Barnhouse asked him to explain what he meant. He said, “Well, some men have a little god, and they are always in trouble with him. He can’t do any miracles. He can’t take care of the inspiration of the Scriptures and their preservation and transmission to us. They have a little god, and I call them little-godders. Then there are those who have a great God. He speaks, and it is done. He commands, and it stands fast. He knows how to show himself strong on behalf of those who fear Him. You have a great God, and He will bless your ministry.”

    Seems they all believe in perfect preservation intuitively and slips out at unguarded moments!

  7. May 21, 2010 at 8:37 am

    That’s a great anecdote on R. D. Wilson, P S Ferguson, and one I had not heard before.

    I have written a brief paper on Wilson and the plenary, verbal inspiration of Scripture, which can be found here –

    http://lamblion.net/Articles/ScottJones/veracity_of_the_old_testament.htm

  8. PS Ferguson
    May 21, 2010 at 10:01 am

    Scottish Free Church Professor, George Smeaton (1814-1889) was said to have “the best constituted theological intellect in Christendom.” He was a master of the original languages. Sinclair Ferguson writes: “Smeaton was an outstanding scholar with a brilliant mind and a deep love for Christ.” John Keddie says, “Not only had he the ordinary acquirements of a teacher of exegesis, exact scholarship and acquaintance with modern criticism, but he had a quite exceptional theological learning” (according to Marcus Dods, strangely enough); “I do not know if any man is left among us who is so much at home as he was in the patristic and mediaeval writers.”

    Keddie writes:

    “There is very little to indicate what interest George Smeaton took in matters of textual criticism. But he lived in the era of the Revised Version translation and the theories of B. F. Westcott and F. J. A. Hort which every bit as much as the higher critical theories constituted a sharp departure from the previously held consensus in the Reformed churches in these areas. It is perhaps of interest that Smeaton, such a recognized Greek scholar, took no part in the committee brought together to produce a Revised Version…Though only suggestive of his attitude, it is perhaps significant that in a comment on Luke 1:35 in his work on the Holy Spirit, he challenges the Revised Version translation. In the same work, with a reference to Luke 2:40, Smeaton follows the textus receptus reading behind the Authorized Version translation: ‘And the child grew, and waxed strong in spirit, filled with wisdom.’ In a footnote (in both editions of his work) he says: ‘This reading has a predominance of authority in its favour’.…….Smeaton in one place also quoted with approval Dean John William Burgon’s support of the genuineness of the phrase “the Son of man which is in heaven” from John 3:13. Smeaton notably does not use the Revised Version in the 1889 edition of his work on the Holy Spirit. It appears he took a conservative line on matters of textual criticism, as he most certainly did on the question of the higher criticism and the inspiration and authority of the Scriptures.”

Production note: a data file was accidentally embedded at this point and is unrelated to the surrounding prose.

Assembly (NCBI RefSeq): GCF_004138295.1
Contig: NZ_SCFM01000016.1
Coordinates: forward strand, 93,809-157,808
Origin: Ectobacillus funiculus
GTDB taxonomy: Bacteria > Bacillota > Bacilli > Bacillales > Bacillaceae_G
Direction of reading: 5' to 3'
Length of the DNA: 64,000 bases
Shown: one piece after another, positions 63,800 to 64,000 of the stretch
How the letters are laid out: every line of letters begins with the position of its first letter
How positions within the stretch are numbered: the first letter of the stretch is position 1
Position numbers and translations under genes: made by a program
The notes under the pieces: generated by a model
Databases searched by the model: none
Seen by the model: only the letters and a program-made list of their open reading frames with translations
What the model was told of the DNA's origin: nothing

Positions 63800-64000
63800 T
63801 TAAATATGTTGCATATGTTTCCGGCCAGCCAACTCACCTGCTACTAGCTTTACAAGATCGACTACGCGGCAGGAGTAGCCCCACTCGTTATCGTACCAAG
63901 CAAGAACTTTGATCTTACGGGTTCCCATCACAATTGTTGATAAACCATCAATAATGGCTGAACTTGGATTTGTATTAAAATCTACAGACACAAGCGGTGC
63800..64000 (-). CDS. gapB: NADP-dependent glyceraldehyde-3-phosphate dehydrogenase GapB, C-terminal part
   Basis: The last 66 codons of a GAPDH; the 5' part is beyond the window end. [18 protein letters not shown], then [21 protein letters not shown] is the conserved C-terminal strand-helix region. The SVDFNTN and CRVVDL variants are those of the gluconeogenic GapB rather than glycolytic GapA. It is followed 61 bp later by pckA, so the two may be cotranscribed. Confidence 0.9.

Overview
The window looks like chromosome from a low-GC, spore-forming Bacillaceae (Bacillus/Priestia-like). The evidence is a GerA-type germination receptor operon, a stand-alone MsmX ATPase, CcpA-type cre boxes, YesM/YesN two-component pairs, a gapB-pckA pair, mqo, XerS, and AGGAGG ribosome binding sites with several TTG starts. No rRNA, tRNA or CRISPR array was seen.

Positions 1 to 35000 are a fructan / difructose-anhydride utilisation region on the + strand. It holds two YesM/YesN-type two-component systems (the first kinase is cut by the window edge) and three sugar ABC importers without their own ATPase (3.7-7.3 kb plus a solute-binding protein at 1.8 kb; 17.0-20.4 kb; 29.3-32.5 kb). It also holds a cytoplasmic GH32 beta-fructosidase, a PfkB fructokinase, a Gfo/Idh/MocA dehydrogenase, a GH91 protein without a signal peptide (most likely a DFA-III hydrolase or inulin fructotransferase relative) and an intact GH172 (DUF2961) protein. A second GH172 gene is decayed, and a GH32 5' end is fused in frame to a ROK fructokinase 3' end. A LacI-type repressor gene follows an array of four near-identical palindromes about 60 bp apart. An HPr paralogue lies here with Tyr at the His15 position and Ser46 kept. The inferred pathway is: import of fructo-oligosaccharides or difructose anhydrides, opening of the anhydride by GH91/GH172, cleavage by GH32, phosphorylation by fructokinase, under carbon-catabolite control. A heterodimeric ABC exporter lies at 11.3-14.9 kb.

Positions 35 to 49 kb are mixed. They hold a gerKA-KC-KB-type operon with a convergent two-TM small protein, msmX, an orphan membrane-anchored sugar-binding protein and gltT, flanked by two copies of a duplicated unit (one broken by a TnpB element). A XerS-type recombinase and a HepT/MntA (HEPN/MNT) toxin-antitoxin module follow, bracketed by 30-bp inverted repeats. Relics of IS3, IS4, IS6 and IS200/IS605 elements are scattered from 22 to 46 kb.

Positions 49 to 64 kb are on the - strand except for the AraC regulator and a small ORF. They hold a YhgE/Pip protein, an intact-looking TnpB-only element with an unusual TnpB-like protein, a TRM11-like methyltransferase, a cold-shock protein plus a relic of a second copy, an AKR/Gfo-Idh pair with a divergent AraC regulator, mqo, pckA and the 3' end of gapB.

Cited in John Keddie, George Smeaton (Darlington: Evangelical Press, 2007) 135-136.

    So much for the anti-intellectual charge against the TR defenders by the anti-TR cabal of modern fundamentalism. Interesting that Keddie states that the Critical Text position was “a sharp departure from the previously held consensus in the Reformed churches in these areas.” Seems it is not the TR people that have a problem finding their position in history!

  9. May 21, 2010 at 10:10 am

    PS, I appreciate very much your historical work. It’s excellent material. Thanks for sharing it with us here.